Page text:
Eighth Grade is so grounded in the reality of middle school it almost operates like a horrible collective flashback.
We're pleased to share some very exciting news for film criticism and diversity: Justin Chang has been hired by the Los Angeles Times. A critic for Variety since 2010, Chang will be starting his new position of film critic on April 25, working alongside another great of the industry, Kenneth Turan.
Chang became a senior film critic for Variety in 2010, and was promoted to chief film critic in 2013. A chair member of the National Society of Film Critics and a secretary of the Los Angeles Film Critics Association, Chang also authored the 2011 book “FilmCraft: Editing,” a collection of interviews with the world’s best film editors.
Aside from being one of the absolute best in the business (regarding his film reviews and puns on Twitter), Chang has been a leader in diversity in criticism. In 2014, the African American Film Critics Associations gave him the very first Roger Ebert award for diversity in film journalism, a distinction that has also been awarded to Susan King of the L.A. Times.
In 2015, Chang participated alongside RogerEbert.com's publisher Chaz Ebert, Editor-in-Chief Matt Zoller Seitz and contributor Rebecca Theodore-Vachon for a SXSW panel in 2015 titled: “The Future of Film Criticism: Diversify or Die.” A special recap of that event can be found here.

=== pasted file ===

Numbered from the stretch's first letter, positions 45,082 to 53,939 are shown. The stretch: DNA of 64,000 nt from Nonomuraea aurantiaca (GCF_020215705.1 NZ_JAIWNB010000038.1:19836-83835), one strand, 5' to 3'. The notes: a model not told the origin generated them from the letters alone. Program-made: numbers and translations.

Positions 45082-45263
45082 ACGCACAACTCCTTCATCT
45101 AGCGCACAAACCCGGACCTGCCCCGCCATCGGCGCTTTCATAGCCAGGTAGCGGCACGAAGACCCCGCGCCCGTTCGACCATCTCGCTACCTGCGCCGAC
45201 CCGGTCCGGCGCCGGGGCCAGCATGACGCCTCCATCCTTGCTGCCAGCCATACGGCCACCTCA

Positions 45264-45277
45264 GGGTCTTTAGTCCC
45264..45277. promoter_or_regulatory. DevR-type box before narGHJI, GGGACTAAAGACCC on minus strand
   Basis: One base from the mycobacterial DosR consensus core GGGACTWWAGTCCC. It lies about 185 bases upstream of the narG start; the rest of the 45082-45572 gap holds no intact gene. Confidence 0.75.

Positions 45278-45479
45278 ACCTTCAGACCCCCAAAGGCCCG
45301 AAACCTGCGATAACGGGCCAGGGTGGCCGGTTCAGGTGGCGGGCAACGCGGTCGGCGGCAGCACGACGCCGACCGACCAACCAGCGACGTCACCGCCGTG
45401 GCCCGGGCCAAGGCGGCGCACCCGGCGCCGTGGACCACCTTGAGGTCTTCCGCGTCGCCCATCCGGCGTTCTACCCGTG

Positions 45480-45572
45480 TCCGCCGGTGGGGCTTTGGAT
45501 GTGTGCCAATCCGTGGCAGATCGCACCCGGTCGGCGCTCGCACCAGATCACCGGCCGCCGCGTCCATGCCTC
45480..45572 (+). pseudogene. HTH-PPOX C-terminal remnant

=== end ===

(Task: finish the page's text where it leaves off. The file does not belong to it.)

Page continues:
This past year, when “Creed” director Ryan Coogler received the Los Angeles Film Critics Association’s “New Generation Award,” he made a point to single out the efforts of Chang. After sharing his personal experience of first seeing “this guy [Chang] going crazy, typing on his laptop, and then he’d run off” at the 2009 Cannes Film Festival, Coogler offered his own advice on how criticism can best continue:
“Reach back into the community and find the next Justin Chang,” he said. “Find the diversity. Find the voices that are in those places you might not think to look, because it will be amazing to see the next generation. Maybe more of them will look like Sue [Kroll, president of Warner Bros.]. Maybe more of them will look like me and Mike [Jordan, star of ‘Creed’]. Maybe more of them will look like Justin.”
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An interview with Terry Gilliam, director of "The Man Who Killed Don Quixote."